Automobiles, trains, ships, and forklifts. Even cell phone towers. Globally—from the U.S. to Germany to Japan and beyond—transportation and other industries are increasingly looking at hydrogen as a relatively new but efficient, clean, and quiet power source.
But while hydrogen has been used safely in industry for nearly a century, its use as a fuel is still relatively new. Hydrogen is a fuel, and just like any other fuel it must be handled properly, depending on the application. The proper methods for hydrogen handling, storage, transport, and use are often not well understood by those who will either participate in or be impacted by hydrogen demonstration and deployment.
DOE’s Pacific Northwest National Laboratory is partnering with the American Institute of Chemical Engineers to establish the Center—a global-oriented non-profit that will promote hydrogen safety and best practices worldwide. The Center will enable information sharing about the safe use of hydrogen as a sustainable energy carrier, in commercial and industrial applications, and in hydrogen and fuel cell applications such as transportation and energy storage.
The Center will provide industry, stakeholders, and others access to hydrogen safety experts; develop comprehensive safety guidance, outreach and education materials; and provide a forum for worldwide technical solutions.
“PNNL has been a recognized leader in hydrogen safety since 2003, and we will be sharing our expertise and leadership with the Center,” says Nick Barilo, program manager for PNNL’s Hydrogen Safety Program. Barilo, who will also serve as director of the Center, adds “We are in a pivotal moment for transitioning to electrification, and hydrogen is well positioned to serve as a key part of all of the above portfolio.”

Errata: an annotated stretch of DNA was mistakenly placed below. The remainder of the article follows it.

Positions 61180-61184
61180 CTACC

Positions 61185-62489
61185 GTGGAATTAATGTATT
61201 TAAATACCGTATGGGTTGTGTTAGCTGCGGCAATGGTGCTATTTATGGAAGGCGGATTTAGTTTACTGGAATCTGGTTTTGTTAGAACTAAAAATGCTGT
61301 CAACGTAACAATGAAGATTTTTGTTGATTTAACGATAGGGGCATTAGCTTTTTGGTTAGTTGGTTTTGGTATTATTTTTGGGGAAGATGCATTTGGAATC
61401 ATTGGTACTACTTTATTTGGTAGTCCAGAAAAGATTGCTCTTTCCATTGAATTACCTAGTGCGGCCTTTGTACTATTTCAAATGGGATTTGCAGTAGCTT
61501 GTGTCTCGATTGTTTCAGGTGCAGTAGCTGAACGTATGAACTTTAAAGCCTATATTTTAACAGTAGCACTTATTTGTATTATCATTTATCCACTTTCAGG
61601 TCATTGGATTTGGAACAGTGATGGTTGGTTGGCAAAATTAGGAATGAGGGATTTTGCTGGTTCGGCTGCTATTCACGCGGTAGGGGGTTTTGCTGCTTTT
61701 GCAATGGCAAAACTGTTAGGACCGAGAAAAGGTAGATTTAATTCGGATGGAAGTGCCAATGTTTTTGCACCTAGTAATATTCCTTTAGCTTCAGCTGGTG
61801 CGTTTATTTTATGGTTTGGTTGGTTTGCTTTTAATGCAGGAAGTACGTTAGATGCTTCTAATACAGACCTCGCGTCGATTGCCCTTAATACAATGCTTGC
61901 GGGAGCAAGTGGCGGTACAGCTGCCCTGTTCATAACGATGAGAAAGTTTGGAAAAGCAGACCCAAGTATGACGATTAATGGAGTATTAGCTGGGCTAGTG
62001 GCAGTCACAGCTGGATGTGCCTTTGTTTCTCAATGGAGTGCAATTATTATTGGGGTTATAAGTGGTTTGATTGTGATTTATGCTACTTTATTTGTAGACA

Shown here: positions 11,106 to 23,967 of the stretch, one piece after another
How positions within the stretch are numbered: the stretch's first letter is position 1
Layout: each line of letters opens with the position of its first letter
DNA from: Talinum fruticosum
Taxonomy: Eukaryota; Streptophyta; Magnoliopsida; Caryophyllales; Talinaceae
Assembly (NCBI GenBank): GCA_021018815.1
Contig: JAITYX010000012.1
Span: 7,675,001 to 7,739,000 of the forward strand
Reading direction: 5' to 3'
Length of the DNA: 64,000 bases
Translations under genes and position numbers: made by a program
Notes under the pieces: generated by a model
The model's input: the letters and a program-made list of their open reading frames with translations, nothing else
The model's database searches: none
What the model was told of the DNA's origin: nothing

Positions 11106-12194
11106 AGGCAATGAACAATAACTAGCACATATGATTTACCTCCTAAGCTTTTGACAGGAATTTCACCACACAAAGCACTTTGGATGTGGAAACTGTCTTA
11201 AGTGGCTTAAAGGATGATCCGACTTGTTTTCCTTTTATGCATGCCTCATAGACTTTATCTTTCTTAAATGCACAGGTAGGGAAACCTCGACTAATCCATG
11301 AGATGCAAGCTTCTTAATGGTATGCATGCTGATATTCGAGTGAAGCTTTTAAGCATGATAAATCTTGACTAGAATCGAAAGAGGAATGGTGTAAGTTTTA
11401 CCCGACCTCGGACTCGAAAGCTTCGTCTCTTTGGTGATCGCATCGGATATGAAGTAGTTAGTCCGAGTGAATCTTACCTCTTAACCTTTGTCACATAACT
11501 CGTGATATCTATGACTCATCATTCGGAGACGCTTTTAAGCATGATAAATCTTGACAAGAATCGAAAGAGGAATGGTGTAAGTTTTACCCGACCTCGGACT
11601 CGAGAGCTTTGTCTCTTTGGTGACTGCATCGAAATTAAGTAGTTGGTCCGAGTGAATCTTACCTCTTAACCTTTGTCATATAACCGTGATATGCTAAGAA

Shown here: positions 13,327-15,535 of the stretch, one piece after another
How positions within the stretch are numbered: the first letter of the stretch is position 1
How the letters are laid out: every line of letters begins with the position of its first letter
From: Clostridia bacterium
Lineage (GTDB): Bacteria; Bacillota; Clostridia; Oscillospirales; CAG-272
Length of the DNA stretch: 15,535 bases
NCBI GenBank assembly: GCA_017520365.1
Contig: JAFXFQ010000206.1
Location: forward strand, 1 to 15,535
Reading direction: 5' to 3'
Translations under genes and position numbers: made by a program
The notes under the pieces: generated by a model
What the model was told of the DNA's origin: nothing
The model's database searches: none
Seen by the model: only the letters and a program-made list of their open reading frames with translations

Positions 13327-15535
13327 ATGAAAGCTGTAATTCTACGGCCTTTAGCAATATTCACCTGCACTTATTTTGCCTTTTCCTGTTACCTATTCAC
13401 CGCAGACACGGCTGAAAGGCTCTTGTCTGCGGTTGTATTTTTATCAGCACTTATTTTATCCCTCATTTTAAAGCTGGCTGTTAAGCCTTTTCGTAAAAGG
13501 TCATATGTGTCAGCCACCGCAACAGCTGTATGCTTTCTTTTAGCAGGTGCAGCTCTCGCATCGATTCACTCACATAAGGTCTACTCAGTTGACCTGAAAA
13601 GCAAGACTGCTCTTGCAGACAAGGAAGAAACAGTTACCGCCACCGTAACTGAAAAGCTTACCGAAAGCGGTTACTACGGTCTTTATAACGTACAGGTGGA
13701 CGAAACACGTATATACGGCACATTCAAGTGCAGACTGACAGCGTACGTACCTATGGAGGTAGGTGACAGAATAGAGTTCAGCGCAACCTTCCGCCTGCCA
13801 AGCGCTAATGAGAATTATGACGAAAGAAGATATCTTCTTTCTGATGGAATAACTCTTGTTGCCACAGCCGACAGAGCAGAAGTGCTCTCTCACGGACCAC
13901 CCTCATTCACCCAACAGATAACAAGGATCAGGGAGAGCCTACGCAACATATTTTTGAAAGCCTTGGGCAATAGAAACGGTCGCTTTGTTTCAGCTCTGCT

The Center is being stood up in collaboration with DOE’s Fuel Cell Technologies Office, which will transition its Hydrogen Safety Panel and H2Tools website—a repository for hydrogen safety forums and tools—to the Center. But initially, the Center will focus on first responder training.
The Center is also forming strategic partnerships with leading hydrogen groups at the state level as well as agencies and other organizations worldwide. It has strong support from various industries, some with long-standing experience in hydrogen and many that are relatively new to industrial and process safety. Founding members of the Center so far include Air Liquide, Air Products and Chemicals, Inc., Alakai Technologies, Deutsche Gesellschaft für chemisches Apparatewesen, FirstElement Fuel, National Renewable Energy Laboratory, Pacific Northwest National Laboratory, Protium Innovations LLC, Sandia National Laboratories, Shell Oil Company, the Society for Chemical Engineers Japan, and Washington State University.
Says Barilo, “Having trustworthy and impactful resources like the Center will be critical for the safe and timely rollout of hydrogen and fuel cell technologies.”
For additional information, or for your organization to become a member, contact Nick Barilo.